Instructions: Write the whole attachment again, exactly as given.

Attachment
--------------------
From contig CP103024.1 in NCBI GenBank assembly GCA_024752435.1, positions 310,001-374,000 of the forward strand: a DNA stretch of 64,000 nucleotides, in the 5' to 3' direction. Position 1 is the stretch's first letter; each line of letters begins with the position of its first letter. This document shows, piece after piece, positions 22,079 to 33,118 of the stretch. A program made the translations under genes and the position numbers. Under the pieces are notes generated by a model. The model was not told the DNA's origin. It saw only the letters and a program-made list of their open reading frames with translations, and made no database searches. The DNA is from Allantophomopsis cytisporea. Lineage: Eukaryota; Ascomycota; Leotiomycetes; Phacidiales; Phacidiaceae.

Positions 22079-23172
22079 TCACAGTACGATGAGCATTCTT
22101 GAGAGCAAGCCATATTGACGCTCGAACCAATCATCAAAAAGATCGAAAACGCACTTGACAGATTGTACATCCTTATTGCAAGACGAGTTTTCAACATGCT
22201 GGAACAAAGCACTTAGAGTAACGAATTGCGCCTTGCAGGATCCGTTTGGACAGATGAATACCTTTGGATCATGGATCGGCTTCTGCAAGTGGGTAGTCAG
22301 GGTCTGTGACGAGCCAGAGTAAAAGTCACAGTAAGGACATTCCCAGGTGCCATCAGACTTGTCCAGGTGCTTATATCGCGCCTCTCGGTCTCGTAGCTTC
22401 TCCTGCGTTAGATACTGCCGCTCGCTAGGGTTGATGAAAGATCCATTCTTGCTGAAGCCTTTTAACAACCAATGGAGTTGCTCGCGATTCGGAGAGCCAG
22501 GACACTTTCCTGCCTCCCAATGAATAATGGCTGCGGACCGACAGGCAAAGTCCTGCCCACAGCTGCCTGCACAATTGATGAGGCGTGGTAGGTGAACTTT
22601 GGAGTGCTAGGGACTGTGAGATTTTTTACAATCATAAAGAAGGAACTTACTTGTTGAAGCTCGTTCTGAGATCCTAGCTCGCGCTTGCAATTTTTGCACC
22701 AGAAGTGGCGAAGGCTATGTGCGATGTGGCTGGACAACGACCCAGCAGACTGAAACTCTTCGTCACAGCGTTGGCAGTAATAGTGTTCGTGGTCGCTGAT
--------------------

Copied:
From contig CP103024.1 in NCBI GenBank assembly GCA_024752435.1, positions 310,001-374,000 of the forward strand: a DNA stretch of 64,000 nucleotides, in the 5' to 3' direction. Position 1 is the stretch's first letter; each line of letters begins with the position of its first letter. This document shows, piece after piece, positions 22,079 to 33,118 of the stretch. A program made the translations under genes and the position numbers. Under the pieces are notes generated by a model. The model was not told the DNA's origin. It saw only the letters and a program-made list of their open reading frames with translations, and made no database searches. The DNA is from Allantophomopsis cytisporea. Lineage: Eukaryota; Ascomycota; Leotiomycetes; Phacidiales; Phacidiaceae.

Positions 22079-23172
22079 TCACAGTACGATGAGCATTCTT
22101 GAGAGCAAGCCATATTGACGCTCGAACCAATCATCAAAAAGATCGAAAACGCACTTGACAGATTGTACATCCTTATTGCAAGACGAGTTTTCAACATGCT
22201 GGAACAAAGCACTTAGAGTAACGAATTGCGCCTTGCAGGATCCGTTTGGACAGATGAATACCTTTGGATCATGGATCGGCTTCTGCAAGTGGGTAGTCAG
22301 GGTCTGTGACGAGCCAGAGTAAAAGTCACAGTAAGGACATTCCCAGGTGCCATCAGACTTGTCCAGGTGCTTATATCGCGCCTCTCGGTCTCGTAGCTTC
22401 TCCTGCGTTAGATACTGCCGCTCGCTAGGGTTGATGAAAGATCCATTCTTGCTGAAGCCTTTTAACAACCAATGGAGTTGCTCGCGATTCGGAGAGCCAG
22501 GACACTTTCCTGCCTCCCAATGAATAATGGCTGCGGACCGACAGGCAAAGTCCTGCCCACAGCTGCCTGCACAATTGATGAGGCGTGGTAGGTGAACTTT
22601 GGAGTGCTAGGGACTGTGAGATTTTTTACAATCATAAAGAAGGAACTTACTTGTTGAAGCTCGTTCTGAGATCCTAGCTCGCGCTTGCAATTTTTGCACC
22701 AGAAGTGGCGAAGGCTATGTGCGATGTGGCTGGACAACGACCCAGCAGACTGAAACTCTTCGTCACAGCGTTGGCAGTAATAGTGTTCGTGGTCGCTGAT